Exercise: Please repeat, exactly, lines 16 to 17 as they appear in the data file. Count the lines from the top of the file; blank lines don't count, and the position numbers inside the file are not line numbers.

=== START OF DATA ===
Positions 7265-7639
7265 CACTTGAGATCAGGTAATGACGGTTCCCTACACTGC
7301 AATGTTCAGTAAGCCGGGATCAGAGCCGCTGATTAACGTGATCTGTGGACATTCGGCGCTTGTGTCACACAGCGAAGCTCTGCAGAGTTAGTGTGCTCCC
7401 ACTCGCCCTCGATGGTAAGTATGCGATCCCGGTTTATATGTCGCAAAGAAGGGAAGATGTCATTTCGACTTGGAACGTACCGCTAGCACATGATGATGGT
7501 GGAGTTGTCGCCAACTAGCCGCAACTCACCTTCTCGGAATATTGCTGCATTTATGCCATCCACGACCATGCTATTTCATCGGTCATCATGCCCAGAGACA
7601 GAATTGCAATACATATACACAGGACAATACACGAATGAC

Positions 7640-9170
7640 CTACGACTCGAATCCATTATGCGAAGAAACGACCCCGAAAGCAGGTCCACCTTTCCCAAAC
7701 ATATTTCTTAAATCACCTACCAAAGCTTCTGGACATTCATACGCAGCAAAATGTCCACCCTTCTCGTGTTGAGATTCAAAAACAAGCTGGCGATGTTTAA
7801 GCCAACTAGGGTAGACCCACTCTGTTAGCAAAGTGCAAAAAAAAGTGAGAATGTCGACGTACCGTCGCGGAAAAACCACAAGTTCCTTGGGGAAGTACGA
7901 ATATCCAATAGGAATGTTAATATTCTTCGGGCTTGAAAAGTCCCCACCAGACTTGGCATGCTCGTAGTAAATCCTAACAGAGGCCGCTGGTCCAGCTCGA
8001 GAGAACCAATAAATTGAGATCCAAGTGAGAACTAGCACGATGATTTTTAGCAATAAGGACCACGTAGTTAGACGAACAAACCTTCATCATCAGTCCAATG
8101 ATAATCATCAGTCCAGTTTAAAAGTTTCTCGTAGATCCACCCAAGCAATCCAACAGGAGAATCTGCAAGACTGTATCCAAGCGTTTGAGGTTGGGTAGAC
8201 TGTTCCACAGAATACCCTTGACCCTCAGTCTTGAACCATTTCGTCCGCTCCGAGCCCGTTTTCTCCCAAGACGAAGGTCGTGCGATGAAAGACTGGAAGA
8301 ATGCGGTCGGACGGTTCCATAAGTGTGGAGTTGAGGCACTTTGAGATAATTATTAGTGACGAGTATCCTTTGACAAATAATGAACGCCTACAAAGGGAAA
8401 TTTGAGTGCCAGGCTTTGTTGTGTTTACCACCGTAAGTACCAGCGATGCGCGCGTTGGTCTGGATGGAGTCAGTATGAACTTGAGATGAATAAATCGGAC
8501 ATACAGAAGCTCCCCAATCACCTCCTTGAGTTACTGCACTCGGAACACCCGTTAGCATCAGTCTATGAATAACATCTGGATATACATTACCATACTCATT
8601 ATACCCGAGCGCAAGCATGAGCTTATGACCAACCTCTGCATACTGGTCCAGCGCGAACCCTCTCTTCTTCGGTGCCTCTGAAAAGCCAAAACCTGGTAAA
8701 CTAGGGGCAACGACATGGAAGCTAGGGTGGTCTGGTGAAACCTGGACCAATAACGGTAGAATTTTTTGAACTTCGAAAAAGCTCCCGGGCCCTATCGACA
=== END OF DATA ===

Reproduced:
8401 TTTGAGTGCCAGGCTTTGTTGTGTTTACCACCGTAAGTACCAGCGATGCGCGCGTTGGTCTGGATGGAGTCAGTATGAACTTGAGATGAATAAATCGGAC
8501 ATACAGAAGCTCCCCAATCACCTCCTTGAGTTACTGCACTCGGAACACCCGTTAGCATCAGTCTATGAATAACATCTGGATATACATTACCATACTCATT